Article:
After completing a Master's thesis which explores the economic role and material agency of handmade batik textiles in Ghana, Molly Keogh has returned to Accra to resume running her clothing brand, Osei-Duro. She looks forward to expanding her practice to include teaching design, establishing an artists' residency, and new research.

Congratulations to our recent Ph. D. graduates! Fabienne Diouf, who also taught Wolof for ASP, completed her degree in Linguistics and African Linguistics. Carinna Friesen completed her degree in Folklore and Ethnomusicology with an African Studies minor. Best wishes on your next endeavors!

Alumna Jennifer Hart (Ph. D., History, 2011) has her book, "Ghana on the Go: African Mobility in the Age of Motor Transportation," on the short list for the Melville J. Herskovits Prize from the African Studies Association. Jennifer is an Assistant Professor of History at Wayne State University.

IU African Studies Program Alumnus Nate Plageman has won a 2018 National Endowment for the Humanities (NEH) award for his research on state planning and urban life in western Ghana, 1900–1970. His project will be a book-length study of Sekondi-Takoradi, Ghana's first planned city, under both British and Ghanaian rule. Dr. Plageman is Associate Professor in the Department of History and Coordinator for the African Studies Minor at Wake Forest University.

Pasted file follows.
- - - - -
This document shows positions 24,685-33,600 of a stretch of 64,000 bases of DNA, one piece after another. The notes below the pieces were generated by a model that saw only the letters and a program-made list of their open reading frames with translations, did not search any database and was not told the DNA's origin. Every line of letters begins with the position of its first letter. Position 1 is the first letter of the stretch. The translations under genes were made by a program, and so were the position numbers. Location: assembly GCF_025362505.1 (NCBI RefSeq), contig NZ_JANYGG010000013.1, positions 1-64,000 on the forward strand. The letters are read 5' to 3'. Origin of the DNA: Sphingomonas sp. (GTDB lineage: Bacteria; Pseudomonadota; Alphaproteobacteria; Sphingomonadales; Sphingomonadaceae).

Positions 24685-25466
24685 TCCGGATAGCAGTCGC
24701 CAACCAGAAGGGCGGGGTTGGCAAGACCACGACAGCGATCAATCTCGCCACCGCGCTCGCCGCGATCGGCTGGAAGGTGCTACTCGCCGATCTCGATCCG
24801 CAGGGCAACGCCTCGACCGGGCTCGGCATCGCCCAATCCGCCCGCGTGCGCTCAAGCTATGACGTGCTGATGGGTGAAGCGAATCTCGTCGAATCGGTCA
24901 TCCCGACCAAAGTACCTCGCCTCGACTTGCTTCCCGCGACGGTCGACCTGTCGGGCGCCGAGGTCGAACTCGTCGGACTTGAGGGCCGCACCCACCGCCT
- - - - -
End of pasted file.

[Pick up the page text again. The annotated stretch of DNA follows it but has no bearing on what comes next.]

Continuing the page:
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Upcoming Events ♦ Announcements

NOW AVAILABLE: Summer and Fall 2018 Course Lists

Open Fall Registration Now - August 26

Download Fall 2018 AFRI and cross listed courses here. The Fall 2018 list will be continuously updated through August so please check back frequently for latest listing.

Recent Events

ASP Senior Lecturer Dr. Betty Dlamini performs two songs at the 10th Anniversary Celebration of Books & Beyond service-learning project. Betty wrote one song, Books and Beyond Celebration, specifically for the event. Books & Beyond is a collaborative service-learning project that connects the Kabwende Primary School (Kinigi, Rwanda), Indiana University’s Global Village Living-Learning Center, and The Project School and Harmony School in Bloomington, IN.

Thank you to all who attended and participated in the Spring 2018 African Languages Festival on April 6. We look forward to another festival in Fall 2018. If you would like to participate, be sure to sign up for one of our six languages in Fall 2018! Pictured: Simon Munyaneza and Zawadi Rowe, 4th year Swahili. See more pictures on our Facebook page.